SpiceJet CMD Ajay Singh said technical snags and bird hits are the hazards often faced by the aviation industry
New Delhi: After eight malfunctioning incidents reported in the last 18 days, the aviation watchdog, the Directorate General of Civil Aviation (DGCA), on Wednesday issued a show cause notice to SpiceJet, raising concerns over safety matters. The DGCA notice says that various incidents from April 1 this year till date have been reviewed by it and it was found that "poor internal safety oversight" and "inadequate maintenance actions" have resulted in the degradation of safety margins. DGCA's audit of SpiceJet in September 2021 found component suppliers not being paid on a regular basis, leading to a shortage of spares.
Following the DGCA's notice to SpiceJet, civil aviation minister Jyotiaditya Scindia said passenger safety is paramount and "even the smallest error hindering safety will be thoroughly investigated and course-corrected."
"The reported incidents on aircraft operated by SpiceJet Limited from April 1, 2022 till date have been reviewed and it has been observed that at number of occasions the aircraft either tuned back to its originating station of continued landing or continued landing to the destination with degraded safety margins. Financial assessment carried out by DGCA in September 2021 has revealed that the airlines has operated on Cash and Carry and suppliers/approved vendors are not being paid on regular basis leading to shortage of spares and frequent invoking of MELs…It may be deduced that SpiceJet Ltd has failed to establish a safe, efficient and reliable air services under terms of Rule 134 and Schedule XI of the Aircraft Rules, 1937," the DGCA notice said while flagging technical snags.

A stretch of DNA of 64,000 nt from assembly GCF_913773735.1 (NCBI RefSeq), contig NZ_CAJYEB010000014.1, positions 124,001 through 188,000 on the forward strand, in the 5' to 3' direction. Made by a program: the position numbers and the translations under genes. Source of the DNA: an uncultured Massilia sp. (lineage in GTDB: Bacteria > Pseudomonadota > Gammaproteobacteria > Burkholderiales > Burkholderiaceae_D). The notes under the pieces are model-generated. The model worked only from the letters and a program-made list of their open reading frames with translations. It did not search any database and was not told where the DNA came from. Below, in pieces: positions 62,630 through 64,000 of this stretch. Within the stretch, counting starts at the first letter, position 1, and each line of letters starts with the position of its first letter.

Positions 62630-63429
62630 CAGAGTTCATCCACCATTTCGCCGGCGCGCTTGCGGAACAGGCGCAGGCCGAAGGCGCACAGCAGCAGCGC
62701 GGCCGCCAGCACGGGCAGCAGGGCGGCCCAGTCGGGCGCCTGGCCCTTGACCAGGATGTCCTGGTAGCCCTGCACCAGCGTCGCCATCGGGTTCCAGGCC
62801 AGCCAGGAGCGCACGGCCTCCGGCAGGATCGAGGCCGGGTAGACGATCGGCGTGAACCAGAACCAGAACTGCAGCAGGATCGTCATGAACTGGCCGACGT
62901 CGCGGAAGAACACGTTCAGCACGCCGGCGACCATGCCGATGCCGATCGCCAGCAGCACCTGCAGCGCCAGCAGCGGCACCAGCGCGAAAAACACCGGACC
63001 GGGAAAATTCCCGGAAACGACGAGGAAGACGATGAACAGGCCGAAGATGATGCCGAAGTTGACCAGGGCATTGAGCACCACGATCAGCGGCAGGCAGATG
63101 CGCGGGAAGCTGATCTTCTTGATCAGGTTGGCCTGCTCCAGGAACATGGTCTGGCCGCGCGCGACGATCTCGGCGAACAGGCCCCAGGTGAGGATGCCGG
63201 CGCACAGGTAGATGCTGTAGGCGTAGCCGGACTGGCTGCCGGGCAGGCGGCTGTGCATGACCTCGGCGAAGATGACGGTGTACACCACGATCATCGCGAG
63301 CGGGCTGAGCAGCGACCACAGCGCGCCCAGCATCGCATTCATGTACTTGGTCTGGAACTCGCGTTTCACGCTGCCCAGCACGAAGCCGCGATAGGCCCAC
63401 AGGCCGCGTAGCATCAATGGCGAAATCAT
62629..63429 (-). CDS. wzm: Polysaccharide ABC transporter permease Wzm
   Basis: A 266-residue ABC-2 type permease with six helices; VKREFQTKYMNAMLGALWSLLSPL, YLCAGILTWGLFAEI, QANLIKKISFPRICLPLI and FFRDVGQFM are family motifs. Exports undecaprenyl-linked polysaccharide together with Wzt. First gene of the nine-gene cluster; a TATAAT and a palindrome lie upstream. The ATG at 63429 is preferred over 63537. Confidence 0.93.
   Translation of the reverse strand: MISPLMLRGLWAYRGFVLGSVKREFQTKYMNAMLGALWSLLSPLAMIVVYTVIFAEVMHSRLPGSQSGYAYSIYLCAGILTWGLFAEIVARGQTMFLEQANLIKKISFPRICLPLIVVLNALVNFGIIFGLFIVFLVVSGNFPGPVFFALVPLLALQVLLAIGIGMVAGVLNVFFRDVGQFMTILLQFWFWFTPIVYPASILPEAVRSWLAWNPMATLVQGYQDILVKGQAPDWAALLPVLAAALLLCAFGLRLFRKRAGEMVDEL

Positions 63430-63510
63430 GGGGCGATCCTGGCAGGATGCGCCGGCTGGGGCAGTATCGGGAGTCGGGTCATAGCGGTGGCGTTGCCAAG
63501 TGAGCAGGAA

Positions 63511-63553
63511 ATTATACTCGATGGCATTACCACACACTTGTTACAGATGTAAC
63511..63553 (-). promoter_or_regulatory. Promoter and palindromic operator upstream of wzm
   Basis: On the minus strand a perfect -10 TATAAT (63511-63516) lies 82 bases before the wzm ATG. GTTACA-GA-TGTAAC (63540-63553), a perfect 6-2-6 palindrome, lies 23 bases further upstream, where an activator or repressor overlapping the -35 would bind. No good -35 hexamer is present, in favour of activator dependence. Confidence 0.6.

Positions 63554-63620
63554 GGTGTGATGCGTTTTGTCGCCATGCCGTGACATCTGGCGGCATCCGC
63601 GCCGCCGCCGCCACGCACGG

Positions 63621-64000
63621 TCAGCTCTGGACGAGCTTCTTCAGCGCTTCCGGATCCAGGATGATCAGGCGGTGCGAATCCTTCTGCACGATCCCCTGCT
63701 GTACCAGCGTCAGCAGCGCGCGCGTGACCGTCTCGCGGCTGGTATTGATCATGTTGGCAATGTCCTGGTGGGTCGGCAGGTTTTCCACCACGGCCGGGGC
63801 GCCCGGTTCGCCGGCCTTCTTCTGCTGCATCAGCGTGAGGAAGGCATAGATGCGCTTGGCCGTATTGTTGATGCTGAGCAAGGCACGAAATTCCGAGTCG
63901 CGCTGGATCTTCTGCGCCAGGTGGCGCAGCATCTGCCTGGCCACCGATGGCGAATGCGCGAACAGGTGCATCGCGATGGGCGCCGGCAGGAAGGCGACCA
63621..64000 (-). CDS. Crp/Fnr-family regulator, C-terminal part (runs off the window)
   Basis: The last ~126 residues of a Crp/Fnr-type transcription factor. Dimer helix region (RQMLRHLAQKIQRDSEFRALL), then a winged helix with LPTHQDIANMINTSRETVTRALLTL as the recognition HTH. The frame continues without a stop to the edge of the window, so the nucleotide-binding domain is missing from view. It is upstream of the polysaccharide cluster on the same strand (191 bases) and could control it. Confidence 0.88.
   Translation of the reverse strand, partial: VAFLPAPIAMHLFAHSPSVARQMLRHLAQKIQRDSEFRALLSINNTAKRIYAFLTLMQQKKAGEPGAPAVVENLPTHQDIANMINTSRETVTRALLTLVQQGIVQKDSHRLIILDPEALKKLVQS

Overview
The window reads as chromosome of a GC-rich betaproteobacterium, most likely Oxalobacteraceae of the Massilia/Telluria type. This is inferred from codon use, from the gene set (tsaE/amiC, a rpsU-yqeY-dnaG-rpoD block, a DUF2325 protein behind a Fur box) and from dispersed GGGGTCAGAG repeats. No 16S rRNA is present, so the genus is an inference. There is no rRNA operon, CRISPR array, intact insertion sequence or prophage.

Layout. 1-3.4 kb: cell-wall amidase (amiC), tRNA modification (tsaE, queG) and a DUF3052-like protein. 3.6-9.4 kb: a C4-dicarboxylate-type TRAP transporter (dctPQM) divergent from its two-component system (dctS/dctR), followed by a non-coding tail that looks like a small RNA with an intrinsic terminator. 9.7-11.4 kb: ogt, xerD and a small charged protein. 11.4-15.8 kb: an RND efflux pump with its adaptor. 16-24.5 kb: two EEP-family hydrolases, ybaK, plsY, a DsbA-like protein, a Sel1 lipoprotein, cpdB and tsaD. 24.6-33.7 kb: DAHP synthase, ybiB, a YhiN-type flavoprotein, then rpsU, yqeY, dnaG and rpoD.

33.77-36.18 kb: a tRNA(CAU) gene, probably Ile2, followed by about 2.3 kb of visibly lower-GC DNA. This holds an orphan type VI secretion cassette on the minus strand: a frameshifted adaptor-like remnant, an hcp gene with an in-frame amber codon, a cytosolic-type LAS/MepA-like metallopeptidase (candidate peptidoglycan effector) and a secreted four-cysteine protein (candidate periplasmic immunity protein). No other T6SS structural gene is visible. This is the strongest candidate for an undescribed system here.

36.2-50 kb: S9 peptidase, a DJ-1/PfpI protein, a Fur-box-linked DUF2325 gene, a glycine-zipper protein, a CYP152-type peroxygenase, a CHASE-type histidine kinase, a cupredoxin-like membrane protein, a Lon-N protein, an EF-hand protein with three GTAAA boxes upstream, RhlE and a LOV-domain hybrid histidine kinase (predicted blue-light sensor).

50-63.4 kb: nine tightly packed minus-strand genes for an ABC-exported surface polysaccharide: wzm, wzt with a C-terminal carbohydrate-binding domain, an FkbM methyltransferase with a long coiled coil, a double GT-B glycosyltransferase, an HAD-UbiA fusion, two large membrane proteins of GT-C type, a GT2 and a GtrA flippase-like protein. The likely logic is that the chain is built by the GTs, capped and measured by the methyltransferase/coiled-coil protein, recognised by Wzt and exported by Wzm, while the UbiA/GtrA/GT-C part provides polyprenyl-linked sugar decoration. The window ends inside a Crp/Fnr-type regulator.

SpiceJet CMD Ajay Singh said technical snags and bird hits are the hazards often faced by the aviation industry. "No one can stop bird hit in aviation industry. On average, 30 incidents happen per day in India's air services... Whatever incidents happen, we report them to DGCA and try to minimize them. But if you are thinking that such incidents will stop, it is not possible," Mr Singh said.
On Wednesday, SpiceJet's Q400 plane conducted a priority landing in Mumbai after the windshield cracked mid-air, while a Spicejet Delhi-Dubai flight with 150 onboard made a precautionary landing in Karachi on Tuesday. Prior to that, a SpiceJet Q400 plane from Delhi to Jabalpur made a 'May Day' distress call and returned to Delhi after smoke was detected in the cabin. On June 19, a Delhi-bound SpiceJet aircraft, with 185 passengers on board, made an emergency landing in Patna right after take-off as its left engine caught fire following a bird hit.
Meanwhile, some other airlines too have reported incidents. On Tuesday, smoke was detected by the cabin crew in IndiGo's Raipur-Indore flight during taxing while a Bangkok-Delhi Vistara flight landed at Delhi on Tuesday on a single-engine.